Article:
Group trying to save rink asks council for co-operation

Community

Public discussion about the fate of the Stellarton Memorial Rink is heating up — particularly through social media.

During the open forum portion of the regular Stellarton Town Council meeting last week, Darren Stroud spoke on behalf of the Stellarton Memorial Rink – Citizens Group in an effort to “promote productive dialogue.”

The findings of the citizens group were shared with the council, clerk and town engineer on Jan. 13, and were also shared through what Stroud called “well broadcast, public meetings available to all with the intention of simply delivering the group’s stated objectives.”

Stroud said, “There is a public conversation underway concerning the Stellarton Memorial Rink — and that’s a good thing. It’s a sign of a vibrant and interested community.”

Last year when the citizens group began, Stroud said, a social media campaign garnered more than 1,200 signatures supporting the group’s objective which is “to discover and more closely understand the issues facing the facility” and to determine if there is a “feasible path forward.”

His concern, he explained, is that some citizens have reached out to their respective town councillor and have received what Stroud called “disconnected responses from at least two representatives of the town with a seeming disregard for information being shared by the citizens group.”

Stroud said, “The optics of this messaging from town representatives … suggests either a misunderstanding or a disbelief of the group’s findings.”

He feels the town and staff are in a unique situation in that the citizens group has volunteered collectively hundreds of hours to assist the town for the benefit of the citizens. “There appears to be at best, a level of disinterest, or at worst, a level of passive aggression … to undermine the group as if it’s an adversary to the town or any members of the council.

“That’s so far from the truth, the spirit of this group or its efforts.”

If the efforts of this group are embraced, Stroud said the decision could be rewarding.

The $4.1 million cost estimate — based on the SNC Lavalin aging building audit from which the decision to close the rink was based last year — to bring the rink back up to code, has been reduced to a $1.2 million proposal by the citizens group, of which $665,000 would cover immediate issues.

“The proposal is supported by the same building audit report that the town has procured, plus local expert advice, cost quotations as well as much community interest. Again, this is a good thing for informed dialogue.”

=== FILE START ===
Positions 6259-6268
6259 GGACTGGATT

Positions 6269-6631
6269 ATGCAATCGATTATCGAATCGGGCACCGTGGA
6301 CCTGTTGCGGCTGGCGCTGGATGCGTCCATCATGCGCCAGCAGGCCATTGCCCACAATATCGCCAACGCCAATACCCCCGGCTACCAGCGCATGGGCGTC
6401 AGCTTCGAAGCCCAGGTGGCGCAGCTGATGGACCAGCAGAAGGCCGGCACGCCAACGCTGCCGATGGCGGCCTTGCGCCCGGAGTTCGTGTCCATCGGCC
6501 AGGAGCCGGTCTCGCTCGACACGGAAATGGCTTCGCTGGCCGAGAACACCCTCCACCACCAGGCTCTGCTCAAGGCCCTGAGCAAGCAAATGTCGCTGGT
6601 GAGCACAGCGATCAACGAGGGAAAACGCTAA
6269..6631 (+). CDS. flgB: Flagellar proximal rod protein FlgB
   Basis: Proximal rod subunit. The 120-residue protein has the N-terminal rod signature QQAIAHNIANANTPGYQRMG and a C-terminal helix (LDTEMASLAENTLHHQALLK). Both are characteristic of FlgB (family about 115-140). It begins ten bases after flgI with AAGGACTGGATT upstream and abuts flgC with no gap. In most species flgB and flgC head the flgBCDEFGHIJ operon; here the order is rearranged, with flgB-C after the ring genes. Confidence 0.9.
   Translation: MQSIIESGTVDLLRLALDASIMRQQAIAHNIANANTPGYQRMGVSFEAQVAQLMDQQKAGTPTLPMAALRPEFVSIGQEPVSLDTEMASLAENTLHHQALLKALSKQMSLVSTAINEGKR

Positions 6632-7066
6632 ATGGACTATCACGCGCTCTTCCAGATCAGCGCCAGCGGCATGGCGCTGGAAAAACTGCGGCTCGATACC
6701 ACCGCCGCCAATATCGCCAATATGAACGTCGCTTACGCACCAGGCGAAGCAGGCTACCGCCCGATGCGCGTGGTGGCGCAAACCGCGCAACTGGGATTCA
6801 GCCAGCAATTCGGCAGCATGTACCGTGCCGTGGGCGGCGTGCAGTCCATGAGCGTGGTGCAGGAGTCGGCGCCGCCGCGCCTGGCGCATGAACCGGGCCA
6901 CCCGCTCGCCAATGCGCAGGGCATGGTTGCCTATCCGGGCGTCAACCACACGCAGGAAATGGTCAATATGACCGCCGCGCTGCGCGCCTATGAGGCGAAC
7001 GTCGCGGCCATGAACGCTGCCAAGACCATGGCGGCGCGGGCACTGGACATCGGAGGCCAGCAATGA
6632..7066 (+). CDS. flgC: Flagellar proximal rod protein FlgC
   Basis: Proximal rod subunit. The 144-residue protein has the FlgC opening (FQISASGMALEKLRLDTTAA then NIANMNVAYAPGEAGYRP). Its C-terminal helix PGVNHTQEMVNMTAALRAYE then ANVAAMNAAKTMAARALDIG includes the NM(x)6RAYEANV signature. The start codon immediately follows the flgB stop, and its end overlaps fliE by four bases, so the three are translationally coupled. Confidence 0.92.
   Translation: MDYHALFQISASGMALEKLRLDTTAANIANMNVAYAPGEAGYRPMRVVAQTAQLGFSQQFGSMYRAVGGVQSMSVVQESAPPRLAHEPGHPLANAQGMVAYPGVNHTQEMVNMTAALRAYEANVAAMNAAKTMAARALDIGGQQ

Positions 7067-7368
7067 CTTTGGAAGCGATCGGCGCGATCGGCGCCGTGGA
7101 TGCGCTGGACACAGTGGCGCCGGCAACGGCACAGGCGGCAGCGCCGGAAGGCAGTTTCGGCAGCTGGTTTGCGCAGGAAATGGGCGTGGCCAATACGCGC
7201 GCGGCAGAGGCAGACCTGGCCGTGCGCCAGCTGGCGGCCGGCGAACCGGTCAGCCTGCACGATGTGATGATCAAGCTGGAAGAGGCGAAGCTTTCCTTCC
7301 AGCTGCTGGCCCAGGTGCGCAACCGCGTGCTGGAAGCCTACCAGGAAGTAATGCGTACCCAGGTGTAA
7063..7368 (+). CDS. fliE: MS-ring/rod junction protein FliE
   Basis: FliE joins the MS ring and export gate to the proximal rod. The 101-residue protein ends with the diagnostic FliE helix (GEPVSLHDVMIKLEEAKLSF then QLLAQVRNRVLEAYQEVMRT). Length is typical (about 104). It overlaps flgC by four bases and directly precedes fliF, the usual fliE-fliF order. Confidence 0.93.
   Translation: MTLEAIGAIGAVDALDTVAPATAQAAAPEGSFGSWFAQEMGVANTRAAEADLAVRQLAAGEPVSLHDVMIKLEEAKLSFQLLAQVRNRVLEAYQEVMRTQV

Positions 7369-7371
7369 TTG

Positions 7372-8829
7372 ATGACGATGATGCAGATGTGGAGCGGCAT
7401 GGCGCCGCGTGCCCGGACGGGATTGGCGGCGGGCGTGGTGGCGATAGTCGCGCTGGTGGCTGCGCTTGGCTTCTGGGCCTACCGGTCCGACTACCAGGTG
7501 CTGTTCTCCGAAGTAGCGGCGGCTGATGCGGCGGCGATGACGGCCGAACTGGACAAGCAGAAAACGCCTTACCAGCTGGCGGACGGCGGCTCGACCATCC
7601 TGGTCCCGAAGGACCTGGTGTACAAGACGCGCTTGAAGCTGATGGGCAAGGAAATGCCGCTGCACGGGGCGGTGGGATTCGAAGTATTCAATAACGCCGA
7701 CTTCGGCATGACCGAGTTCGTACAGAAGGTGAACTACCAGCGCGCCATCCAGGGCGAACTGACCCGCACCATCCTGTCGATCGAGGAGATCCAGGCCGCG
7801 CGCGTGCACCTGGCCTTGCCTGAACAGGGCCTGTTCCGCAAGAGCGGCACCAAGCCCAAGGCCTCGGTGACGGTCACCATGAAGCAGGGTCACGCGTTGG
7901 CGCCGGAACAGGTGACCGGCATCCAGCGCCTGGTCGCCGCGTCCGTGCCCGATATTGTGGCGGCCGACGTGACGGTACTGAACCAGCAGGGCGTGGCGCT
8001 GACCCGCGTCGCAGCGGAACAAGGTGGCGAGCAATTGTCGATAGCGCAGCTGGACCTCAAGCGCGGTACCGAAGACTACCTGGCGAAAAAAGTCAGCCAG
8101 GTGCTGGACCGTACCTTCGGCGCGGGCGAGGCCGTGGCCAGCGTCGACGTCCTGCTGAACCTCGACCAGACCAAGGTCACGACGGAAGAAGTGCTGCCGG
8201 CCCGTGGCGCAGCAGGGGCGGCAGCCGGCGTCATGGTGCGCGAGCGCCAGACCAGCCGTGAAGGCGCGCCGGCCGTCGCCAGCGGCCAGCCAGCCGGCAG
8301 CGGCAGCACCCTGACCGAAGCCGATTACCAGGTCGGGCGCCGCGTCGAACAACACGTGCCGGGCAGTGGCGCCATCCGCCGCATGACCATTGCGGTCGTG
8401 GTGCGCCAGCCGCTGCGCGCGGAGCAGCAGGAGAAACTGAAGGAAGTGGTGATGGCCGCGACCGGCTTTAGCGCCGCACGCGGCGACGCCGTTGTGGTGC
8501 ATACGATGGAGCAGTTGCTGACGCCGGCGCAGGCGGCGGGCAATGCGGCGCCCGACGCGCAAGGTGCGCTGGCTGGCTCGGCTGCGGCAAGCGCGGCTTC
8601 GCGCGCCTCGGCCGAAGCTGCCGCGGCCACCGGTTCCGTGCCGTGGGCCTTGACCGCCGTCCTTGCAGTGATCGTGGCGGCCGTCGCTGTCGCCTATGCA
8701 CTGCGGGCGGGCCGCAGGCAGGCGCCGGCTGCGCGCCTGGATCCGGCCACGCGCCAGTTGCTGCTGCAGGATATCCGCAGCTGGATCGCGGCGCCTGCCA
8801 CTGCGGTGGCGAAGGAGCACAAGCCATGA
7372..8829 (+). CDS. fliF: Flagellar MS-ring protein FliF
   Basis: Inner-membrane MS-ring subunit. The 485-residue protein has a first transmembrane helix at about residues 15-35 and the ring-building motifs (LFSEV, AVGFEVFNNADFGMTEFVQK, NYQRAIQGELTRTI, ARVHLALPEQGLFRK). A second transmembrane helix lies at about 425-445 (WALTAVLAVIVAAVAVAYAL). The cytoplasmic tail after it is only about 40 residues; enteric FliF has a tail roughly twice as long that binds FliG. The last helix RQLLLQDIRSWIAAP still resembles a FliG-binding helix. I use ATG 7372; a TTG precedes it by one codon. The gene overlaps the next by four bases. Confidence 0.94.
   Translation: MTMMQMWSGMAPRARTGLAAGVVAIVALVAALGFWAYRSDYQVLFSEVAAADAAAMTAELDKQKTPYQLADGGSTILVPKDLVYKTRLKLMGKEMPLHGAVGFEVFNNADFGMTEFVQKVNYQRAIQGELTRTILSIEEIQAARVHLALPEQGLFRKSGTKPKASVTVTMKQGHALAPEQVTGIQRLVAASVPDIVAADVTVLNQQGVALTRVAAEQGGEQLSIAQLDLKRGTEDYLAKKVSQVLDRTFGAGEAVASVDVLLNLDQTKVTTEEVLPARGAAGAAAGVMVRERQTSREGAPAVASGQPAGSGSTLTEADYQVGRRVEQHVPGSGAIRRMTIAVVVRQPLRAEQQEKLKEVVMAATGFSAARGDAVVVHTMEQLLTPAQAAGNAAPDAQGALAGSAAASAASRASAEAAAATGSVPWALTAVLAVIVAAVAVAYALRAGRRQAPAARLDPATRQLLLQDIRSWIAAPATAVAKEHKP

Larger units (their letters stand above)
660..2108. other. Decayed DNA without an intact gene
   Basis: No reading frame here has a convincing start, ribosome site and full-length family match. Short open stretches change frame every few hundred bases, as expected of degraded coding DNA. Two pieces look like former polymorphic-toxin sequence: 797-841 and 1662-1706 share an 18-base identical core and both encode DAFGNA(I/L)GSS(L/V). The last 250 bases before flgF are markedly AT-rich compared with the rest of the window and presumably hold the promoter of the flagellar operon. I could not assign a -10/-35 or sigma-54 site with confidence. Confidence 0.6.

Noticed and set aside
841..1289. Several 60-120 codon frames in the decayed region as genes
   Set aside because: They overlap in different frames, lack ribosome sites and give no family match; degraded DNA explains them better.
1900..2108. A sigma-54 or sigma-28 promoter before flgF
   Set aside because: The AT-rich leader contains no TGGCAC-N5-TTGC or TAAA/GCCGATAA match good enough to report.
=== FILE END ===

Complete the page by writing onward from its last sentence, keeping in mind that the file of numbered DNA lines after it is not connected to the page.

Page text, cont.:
Stroud noted there is no additional dollars in debt being proposed; rather, it contains measured and controlled steps forward.

“I’m asking, what are we missing here? Is there a disagreement with the information? Has there been new information introduced to the town that the group has not been privy to? Let’s talk about it,” Stroud offered.

Since the citizens group presented its findings at two public meetings recently, Stroud said that 50 citizens of the town have signed up to volunteer their efforts and time should the town decide to keep the rink building standing.

“The decision is ultimately yours,” he told council before he offered to help promote a productive dialogue and ensure availability to address concerns with information from his group.

Another Stellarton resident, Patty Lloyd, said the meeting of the citizens group she attended at the G.R. Saunders Elementary School was “intimidating.” Because of this, she did not ask any questions of the citizens group nor did she attend a second meeting held the following week at the fire hall.

John MacLeod, a lifelong Stellarton resident and volunteer, spoke in support of the citizens group. He acknowledged the town has supported the group in its efforts to have access to the rink, but he feels the town’s support ends there.

“You’ve said if we could raise $4 million then we could move ahead. But most people know that if you don’t have real support of the town you’re not going anywhere, you’re not going to get the support of governments or from people who want to donate money.”

MacLeod said he sees no reason why Stellarton can’t repeat the success of Glace Bay: the rink there was closed for three and a half years and during the closure the community received government funding and fundraised to get enough money to re-open the rink. “I don’t think there’s any reason why we couldn’t do that here also.”

The Stellarton Memorial Rink – Citizens Group will make a final presentation to the Committee of the Whole meeting on February 24.